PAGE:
Austria’s Interior Minister Johanna Mikl-Leitner told German newspaper “Die Welt” on Thursday that the route would not be re-opened. “My position is clear: the Balkan route remains closed and that permanently,” Mikl-Leitner told the newspaper.
EU interior ministers are now set to meet in Brussels on Thursday to discuss the migrant crisis after western Balkan nations slammed shut their borders, exacerbating a dire humanitarian situation on the Macedonian frontier.
The scheduled two-day meeting will tackle various areas including a proposed deal with Turkey and the restoration of the visa-free Schengen zone, along with plans for a European border and coastguard system seen as a key step for securing the bloc’s frontiers.
For months now, central European leaders have been advocating that the EU’s external border should be strengthened to allow the Schengen zone to survive.
The talks come after Slovenia and Croatia, two of the countries along the Balkan route used by hundreds of thousands of people in recent months, barred entry to transiting migrants from midnight Wednesday and Serbia indicated it would follow suit.
EU member Slovenia said it would make exceptions only for migrants wishing to claim asylum in the country or for those seeking entry “on humanitarian grounds and in accordance with the rules of the Schengen zone”.
Prime Minister Miro Cerar said the move meant that “the (Balkan) route for illegal migrations no longer exists”, while EU President Donald Tusk said on Twitter, “Irregular flows of migrants along Western Balkans route have come to an end”.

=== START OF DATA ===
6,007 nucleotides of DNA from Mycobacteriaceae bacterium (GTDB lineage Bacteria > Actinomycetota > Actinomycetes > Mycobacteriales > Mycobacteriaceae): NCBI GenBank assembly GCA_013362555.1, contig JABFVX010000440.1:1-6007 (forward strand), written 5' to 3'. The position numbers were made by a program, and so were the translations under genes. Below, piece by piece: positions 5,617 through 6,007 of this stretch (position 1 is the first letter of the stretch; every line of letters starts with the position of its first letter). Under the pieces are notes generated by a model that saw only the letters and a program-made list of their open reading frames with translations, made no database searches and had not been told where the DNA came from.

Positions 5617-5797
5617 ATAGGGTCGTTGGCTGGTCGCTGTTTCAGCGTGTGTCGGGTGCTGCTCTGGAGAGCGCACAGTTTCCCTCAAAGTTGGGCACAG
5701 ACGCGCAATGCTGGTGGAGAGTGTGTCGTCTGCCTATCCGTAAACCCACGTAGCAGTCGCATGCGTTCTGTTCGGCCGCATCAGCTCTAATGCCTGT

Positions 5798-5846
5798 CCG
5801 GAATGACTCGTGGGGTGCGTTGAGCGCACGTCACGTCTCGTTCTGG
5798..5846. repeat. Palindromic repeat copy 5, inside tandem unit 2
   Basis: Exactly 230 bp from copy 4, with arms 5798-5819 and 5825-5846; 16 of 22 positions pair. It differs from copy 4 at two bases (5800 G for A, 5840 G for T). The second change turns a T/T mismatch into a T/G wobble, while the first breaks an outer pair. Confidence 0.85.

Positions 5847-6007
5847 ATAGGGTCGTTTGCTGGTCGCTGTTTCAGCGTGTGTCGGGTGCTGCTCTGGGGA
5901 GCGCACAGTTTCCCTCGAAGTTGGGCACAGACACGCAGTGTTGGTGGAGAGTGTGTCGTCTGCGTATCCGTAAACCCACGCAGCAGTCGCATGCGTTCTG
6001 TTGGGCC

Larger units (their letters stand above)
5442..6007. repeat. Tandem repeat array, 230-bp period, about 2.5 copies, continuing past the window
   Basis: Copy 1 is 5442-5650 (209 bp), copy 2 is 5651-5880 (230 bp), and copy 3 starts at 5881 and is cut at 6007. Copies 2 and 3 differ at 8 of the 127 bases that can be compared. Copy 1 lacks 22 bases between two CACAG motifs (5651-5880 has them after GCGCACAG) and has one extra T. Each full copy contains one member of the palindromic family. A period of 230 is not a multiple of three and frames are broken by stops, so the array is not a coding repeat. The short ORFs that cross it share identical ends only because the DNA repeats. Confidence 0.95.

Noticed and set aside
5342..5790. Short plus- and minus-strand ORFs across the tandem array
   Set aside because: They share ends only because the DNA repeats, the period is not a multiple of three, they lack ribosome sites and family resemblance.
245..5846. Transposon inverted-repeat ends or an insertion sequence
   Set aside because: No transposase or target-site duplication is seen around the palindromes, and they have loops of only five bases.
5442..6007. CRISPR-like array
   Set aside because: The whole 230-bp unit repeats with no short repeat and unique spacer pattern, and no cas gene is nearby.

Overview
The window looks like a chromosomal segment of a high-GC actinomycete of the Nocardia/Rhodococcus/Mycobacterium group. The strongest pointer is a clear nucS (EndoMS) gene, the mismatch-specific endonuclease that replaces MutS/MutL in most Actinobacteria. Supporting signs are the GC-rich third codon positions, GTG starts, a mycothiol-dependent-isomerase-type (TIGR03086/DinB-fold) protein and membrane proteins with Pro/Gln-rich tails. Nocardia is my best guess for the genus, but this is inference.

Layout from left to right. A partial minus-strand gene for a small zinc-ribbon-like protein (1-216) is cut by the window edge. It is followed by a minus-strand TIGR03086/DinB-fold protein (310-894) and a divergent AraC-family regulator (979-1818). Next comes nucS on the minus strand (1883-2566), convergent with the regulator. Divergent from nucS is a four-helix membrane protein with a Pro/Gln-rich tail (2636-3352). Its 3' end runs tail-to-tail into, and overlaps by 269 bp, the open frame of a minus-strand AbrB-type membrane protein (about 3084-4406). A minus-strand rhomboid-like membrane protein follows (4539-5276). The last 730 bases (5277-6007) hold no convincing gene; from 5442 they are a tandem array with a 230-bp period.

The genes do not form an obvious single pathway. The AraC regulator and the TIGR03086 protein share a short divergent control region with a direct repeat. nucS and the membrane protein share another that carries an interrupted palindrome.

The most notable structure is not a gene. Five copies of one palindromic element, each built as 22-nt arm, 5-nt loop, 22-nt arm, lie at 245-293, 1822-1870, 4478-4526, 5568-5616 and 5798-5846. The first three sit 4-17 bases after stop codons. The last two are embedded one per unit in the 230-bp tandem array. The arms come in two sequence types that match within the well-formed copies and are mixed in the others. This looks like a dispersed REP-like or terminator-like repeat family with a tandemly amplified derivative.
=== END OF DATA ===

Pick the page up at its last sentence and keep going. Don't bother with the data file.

“Not a question of unilateral actions but common EU28 decision… I thank Western Balkan countries for implementing part of EU’s comprehensive strategy to deal with migration crisis,” Tusk added.
Mikl-Leitner, added that the “uncontrolled mass influx of migrants via this route must belong to history.”
As the 28-nation EU battles the worst migration crisis since World War II, the fresh measures ramped up the pressure on the bloc to seal a proposed deal with Turkey to ease the chaos and tackle the growing humanitarian crisis developing in Greece, where thousands of migrants are now stuck.
A demand too far?
A controversial deal discussed with Turkey at an EU summit on Monday and due to be finalised on March 17-18 would see the country take back all illegal migrants landing in Greece.
Ankara proposed an arrangement under which the EU would resettle one Syrian refugee from camps in Turkey in exchange for every Syrian that Turkey takes from Greece, in a bid to reduce the incentive for people to board boats for Europe.
In return though, Turkey wants six billion euros (£4.6 billion, $6.6 billion) in aid, visa-free access to Europe’s passport-free Schengen zone and a speeding up of Ankara’s efforts to join the EU — demands that go too far for some.
The country currently hosts 2.7 million refugees from the five-year-old Syrian civil war and is the main springboard for migrants heading to the EU.
The UN and human rights groups quickly warned against sending back all irregular migrants to Turkey in exchange for political and financial rewards and said the deal could be illegal.